Albert Einstein said, “We cannot solve problems by using the same kind of thinking we used when we created them.”
It’s a statement that Eric Beinhocker, professor of public policy practice, says is particularly apt when it comes to addressing capitalism today. Speaking at the Fiduciary Investors Symposium at the University of Oxford, he argued that Western capitalism is broken and needs fixing. Although he said there was no quick and easy answer, he suggested different ways to think about the world.
Beinhocker, executive director of The Institute for New Economic Thinking at the Oxford Martin School, argued that the vast majority of people in the West aren’t benefiting from capitalism and haven’t for a while. In the US, where the data is most extreme, incomes for the bottom 90 per cent of the population have flatlined since the early 1970s. All the gains in the economy have gone to the top 1 per cent of the population, due to an uncoupling of wages from productivity and profit from investment.
“People are as productive, but where did the profits go?” he asked. “It all went to the top, and the people participating didn’t benefit.”
There are many changes behind the breakdown. All the jobs growth has occurred at the top or bottom of the income spectrum, while employment in the middle has fallen. Pension and healthcare costs, which corporations or governments have traditionally borne, have shifted onto the shoulders of families. There has been a “great disinvestment” in infrastructure with little money going into the real economy. All of this has coincided with unprecedented environmental damage, Beinhocker said.
In Einstein’s axiom, this shift from earlier “constructive capitalism” to “extractive capitalism” is the kind of thinking that created the problem. It has led to a breakdown in the social contract of inclusivity and participation. The idea that if you contribute you get something back has died, leading to feelings of unfairness and a loss of trust in the system. It has triggered a moral outrage stoked by the media, and a desire to punish the elites who have broken the social contract.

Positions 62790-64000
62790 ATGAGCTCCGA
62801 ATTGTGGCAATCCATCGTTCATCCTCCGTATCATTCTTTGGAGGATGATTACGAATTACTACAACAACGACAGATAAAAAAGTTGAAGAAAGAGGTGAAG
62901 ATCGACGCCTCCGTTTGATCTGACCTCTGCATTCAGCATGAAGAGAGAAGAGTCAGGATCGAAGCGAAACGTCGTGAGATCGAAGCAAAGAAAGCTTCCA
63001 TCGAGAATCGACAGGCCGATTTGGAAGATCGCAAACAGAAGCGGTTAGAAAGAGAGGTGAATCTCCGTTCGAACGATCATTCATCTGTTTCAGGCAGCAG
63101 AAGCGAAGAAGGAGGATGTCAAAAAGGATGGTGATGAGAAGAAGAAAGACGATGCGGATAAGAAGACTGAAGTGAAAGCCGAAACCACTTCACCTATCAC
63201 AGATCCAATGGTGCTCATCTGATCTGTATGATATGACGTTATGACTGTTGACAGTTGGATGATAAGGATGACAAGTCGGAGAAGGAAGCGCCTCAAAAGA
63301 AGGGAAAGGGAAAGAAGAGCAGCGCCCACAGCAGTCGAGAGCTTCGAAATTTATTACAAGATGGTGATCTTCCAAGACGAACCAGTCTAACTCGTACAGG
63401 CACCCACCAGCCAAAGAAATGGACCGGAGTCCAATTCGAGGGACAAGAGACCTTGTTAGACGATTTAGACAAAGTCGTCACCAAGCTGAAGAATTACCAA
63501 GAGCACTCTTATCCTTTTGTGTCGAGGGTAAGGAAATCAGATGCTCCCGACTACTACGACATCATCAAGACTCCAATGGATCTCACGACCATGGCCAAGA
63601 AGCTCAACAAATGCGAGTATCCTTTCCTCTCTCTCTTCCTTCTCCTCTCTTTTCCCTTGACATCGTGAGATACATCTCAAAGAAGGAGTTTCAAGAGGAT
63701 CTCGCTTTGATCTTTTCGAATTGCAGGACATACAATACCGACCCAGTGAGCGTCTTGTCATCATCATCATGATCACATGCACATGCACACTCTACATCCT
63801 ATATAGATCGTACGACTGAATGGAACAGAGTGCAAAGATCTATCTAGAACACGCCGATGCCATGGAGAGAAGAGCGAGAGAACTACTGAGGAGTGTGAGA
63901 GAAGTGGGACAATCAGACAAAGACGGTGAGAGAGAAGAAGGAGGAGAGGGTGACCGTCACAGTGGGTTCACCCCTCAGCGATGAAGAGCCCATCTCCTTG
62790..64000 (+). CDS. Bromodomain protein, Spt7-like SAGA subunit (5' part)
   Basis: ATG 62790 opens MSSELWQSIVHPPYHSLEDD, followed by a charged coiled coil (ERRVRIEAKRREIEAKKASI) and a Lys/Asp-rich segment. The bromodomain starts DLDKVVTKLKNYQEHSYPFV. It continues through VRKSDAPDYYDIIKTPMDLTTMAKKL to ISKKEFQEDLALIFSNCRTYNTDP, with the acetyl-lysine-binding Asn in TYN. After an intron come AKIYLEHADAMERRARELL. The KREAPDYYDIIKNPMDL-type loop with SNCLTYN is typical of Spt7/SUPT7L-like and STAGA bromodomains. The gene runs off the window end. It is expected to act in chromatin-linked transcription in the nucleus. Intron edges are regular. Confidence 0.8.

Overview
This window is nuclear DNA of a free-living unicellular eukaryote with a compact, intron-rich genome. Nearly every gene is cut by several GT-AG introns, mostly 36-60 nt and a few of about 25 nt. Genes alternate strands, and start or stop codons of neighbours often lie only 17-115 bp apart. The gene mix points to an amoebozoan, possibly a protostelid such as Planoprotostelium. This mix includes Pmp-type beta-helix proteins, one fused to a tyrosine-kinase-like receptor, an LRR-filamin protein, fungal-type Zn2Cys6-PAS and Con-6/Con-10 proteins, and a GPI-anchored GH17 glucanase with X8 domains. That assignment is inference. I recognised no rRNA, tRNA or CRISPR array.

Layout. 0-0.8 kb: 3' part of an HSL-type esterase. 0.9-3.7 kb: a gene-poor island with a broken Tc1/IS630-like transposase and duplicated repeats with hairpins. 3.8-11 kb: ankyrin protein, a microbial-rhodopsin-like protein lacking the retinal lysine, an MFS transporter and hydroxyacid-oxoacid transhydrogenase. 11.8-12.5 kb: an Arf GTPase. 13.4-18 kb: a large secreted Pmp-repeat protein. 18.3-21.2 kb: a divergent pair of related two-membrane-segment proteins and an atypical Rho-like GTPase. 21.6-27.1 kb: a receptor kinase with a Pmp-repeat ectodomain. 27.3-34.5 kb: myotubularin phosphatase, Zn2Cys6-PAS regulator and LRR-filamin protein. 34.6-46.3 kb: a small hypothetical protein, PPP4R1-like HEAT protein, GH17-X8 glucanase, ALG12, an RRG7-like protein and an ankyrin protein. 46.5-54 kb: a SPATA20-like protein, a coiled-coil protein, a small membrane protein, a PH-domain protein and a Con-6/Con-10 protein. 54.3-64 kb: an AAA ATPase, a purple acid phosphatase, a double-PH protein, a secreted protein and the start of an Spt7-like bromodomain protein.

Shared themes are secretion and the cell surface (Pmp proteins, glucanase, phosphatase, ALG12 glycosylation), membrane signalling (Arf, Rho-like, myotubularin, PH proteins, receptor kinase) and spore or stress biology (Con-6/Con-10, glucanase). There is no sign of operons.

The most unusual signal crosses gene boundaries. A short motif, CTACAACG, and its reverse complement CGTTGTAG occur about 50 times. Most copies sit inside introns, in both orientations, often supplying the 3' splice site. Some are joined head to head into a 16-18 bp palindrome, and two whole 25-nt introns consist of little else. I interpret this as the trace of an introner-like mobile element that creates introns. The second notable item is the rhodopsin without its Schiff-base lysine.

Today’s problem stems not from globalisation or technology but from fundamental changes in economic thinking and policy dating from the early 1970s.
“This is when the system broke down,” Beinhocker said. “We can see in the data. Giving and getting back used to work, but it broke down in 1973.”
The new ideas introduced in the ’70s and now firmly wired into today’s economy include widely held beliefs such as: corporations should be wholly run for the benefit of shareholders rather than multiple stakeholders; unemployment is a consequence of people preferring leisure; and labour is a cost to be minimised. In the early ’70s, policy set the market against the state and GDP became overwhelmingly important, Beinhocker said.
His solution is bottom-up reform of capitalism. He argued that economies were complex, adaptive systems, where designs and strategies evolved over time and macro patterns emerged from micro behaviour; that economies were neither simplistic nor linear, but dynamic, unfolding processes. An economy was a network of self-organising social phenomena tied to our physical environment, he said.
He argued that prosperity shouldn’t be measured in monetary terms but by the accumulation of, and access to, solutions to human problems, citing the invention of antibiotics as an example. The purpose of capitalism, therefore, should be to provide solutions to make our lives better. In this new metric, wealth becomes the accumulation of solutions, growth is the rate at which new solutions are created and made available, and prosperity is a set of solutions and our ability to access to them.
The goal of business and investment would be to create new and better solutions and make them more widely available, he continued. And markets and governments should work together to create an interdependent evolutionary ecosystem for creating solutions and providing access to them. It would require navigating between good and bad economic activities and sifting out those that don’t work for society, he explained. He pointed to climate change as an example of a “solution today” becoming “society’s problem tomorrow”.
Beinhocker said the solution he offered looked to capitalism’s inherent strengths. One of the reasons capitalism has been so successful has been its ability to foster innovation and co-operation to solve problems.
“Capitalism is the world’s largest co-operative system,” he said, citing the co-operation that goes into building a Boeing 787 as an example of that “co-operative dance” fundamental to solving problems; therefore, the future should involve bigger networks of co-operation and deeper and more specialised pooling of knowledge and inclusion.
The genius of capitalism is its ability to evolve. It has always passed through cycles and breakdowns. What is needed today is strong leadership in business and the investment community to turn the system back into a co-operative and constructive force.
“It has to happen fast,” he urged. “History shows we can get trapped for a long time.”